On 23 February 2018 an international group of paleogeneticists and zooarchaeologists studying horse domestication published a report in the journal Science. They had recovered and sequenced DNA from the remains of horses found at the Botai site, hoping, as team-member Ludovico Orlando put it, “to catch evolution red-handed, when domestication first started.” Instead, they turned our understanding of domestication, of the wild and the feral, upside down.
The Botai horses did not appear to be the ancestors of today’s domestic horses. They were the ancestors of the Przewalski. Our sacred wild Takhi was, like the mustangs, the brumbies and the New Forest ponies, feral – an escapee from the Botai’s Copper Age corrals. Very like the wild horses on cave walls with their upright manes and dun coats, but taller and tamed. Either so many other wild horses had been added to the gene pool since the Botai vanished that the Przewalski DNA had been erased, or domestication had happened in other places, with other ghost horse herds. All two thousand of our last surviving wild horses disappeared overnight.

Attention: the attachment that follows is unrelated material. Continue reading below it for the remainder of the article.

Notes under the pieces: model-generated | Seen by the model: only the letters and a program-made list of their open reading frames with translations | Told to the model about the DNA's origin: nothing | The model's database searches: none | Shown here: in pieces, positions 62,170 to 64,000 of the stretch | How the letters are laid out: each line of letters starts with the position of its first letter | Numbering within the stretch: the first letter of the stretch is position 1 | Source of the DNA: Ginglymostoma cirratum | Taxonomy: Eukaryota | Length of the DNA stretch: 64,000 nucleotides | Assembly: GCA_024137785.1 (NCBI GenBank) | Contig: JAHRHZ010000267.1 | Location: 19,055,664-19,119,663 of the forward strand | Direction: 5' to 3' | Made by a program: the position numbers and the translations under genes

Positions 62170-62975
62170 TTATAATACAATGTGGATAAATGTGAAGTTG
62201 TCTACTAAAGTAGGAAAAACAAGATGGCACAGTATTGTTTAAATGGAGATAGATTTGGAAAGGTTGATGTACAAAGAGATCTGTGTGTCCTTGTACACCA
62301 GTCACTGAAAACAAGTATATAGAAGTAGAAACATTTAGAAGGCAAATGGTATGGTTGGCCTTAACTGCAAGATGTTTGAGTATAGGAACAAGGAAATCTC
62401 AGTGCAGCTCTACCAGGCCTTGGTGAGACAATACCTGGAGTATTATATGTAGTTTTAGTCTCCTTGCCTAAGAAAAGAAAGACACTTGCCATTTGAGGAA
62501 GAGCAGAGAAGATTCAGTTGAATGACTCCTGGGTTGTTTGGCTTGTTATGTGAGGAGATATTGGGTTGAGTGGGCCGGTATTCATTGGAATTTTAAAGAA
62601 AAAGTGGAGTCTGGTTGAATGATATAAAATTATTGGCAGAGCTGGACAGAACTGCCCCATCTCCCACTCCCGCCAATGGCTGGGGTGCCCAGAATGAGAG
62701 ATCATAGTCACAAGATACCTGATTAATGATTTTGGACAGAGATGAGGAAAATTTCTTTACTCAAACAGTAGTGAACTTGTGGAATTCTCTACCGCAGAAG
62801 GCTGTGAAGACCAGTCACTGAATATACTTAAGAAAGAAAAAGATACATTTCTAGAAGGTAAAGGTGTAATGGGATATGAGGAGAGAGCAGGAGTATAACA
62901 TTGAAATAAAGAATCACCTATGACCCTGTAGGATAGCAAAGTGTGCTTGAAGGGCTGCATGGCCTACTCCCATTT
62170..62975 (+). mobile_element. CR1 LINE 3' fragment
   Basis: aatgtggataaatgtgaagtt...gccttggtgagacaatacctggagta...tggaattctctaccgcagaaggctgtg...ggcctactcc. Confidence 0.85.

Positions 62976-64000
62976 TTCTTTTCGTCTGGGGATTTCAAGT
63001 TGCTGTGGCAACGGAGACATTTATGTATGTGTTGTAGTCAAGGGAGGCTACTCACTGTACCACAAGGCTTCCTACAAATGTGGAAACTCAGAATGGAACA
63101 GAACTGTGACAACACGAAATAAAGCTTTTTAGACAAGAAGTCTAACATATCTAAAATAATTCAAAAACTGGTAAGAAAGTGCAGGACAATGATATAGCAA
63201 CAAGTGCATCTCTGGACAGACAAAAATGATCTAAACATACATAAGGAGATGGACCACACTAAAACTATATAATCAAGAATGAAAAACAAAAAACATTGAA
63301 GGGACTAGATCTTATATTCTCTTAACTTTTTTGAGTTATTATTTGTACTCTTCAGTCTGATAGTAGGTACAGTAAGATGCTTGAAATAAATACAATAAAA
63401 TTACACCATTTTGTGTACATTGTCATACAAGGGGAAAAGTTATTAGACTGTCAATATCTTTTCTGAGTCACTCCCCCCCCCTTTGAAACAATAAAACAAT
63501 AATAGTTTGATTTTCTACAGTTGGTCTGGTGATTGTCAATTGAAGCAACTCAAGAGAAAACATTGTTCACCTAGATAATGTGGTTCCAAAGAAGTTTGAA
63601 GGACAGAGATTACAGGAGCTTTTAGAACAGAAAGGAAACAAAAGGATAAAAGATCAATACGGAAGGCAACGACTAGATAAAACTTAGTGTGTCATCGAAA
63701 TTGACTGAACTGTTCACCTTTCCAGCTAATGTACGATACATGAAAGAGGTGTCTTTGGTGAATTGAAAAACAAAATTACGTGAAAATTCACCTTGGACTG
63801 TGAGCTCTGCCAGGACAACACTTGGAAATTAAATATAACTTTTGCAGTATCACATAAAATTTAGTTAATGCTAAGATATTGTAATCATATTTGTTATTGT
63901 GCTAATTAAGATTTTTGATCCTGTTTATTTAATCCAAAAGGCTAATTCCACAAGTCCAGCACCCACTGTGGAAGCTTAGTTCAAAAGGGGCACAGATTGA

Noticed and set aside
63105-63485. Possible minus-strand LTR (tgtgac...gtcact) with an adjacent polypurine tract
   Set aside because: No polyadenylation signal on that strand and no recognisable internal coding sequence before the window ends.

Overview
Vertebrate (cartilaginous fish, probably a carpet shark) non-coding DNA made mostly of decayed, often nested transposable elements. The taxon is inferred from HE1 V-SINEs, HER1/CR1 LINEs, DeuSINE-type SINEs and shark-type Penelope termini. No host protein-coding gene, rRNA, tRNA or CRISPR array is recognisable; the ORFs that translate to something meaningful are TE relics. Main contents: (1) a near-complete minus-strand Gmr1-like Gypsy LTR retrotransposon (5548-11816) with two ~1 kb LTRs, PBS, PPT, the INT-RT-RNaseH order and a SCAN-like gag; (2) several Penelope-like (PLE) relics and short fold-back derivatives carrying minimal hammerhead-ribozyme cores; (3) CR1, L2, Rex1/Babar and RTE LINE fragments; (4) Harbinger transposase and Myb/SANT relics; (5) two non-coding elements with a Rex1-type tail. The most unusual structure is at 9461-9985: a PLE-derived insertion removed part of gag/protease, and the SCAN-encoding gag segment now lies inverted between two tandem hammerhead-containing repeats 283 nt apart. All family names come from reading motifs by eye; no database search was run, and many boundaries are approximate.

Thinking back to Hustai and everything that led to the rewilding of those 121,000 acres of steppe, to the airlifts, the complicated breeding programme, the conferences, studies, rangers, scientists, grants and zookeepers, I thought only what a beautiful irony we’d created. After all that the horse had done for humanity, we’d thrown the world’s resources into returning the earliest horse who’d known a bridle and a fence to a landscape with neither bridles nor fences. The Takhi was tamed, and we had insisted that he become wild once more.
“Ancient genomes revisit the ancestry of domestic and Przewalski’s horses” by C Gaunitz et al. Science, 22 February, 2018.
“Surprising new study redraws family tree of domesticated and ‘wild’ horses” by University of Kansas. Phys.org, 22 February 2018.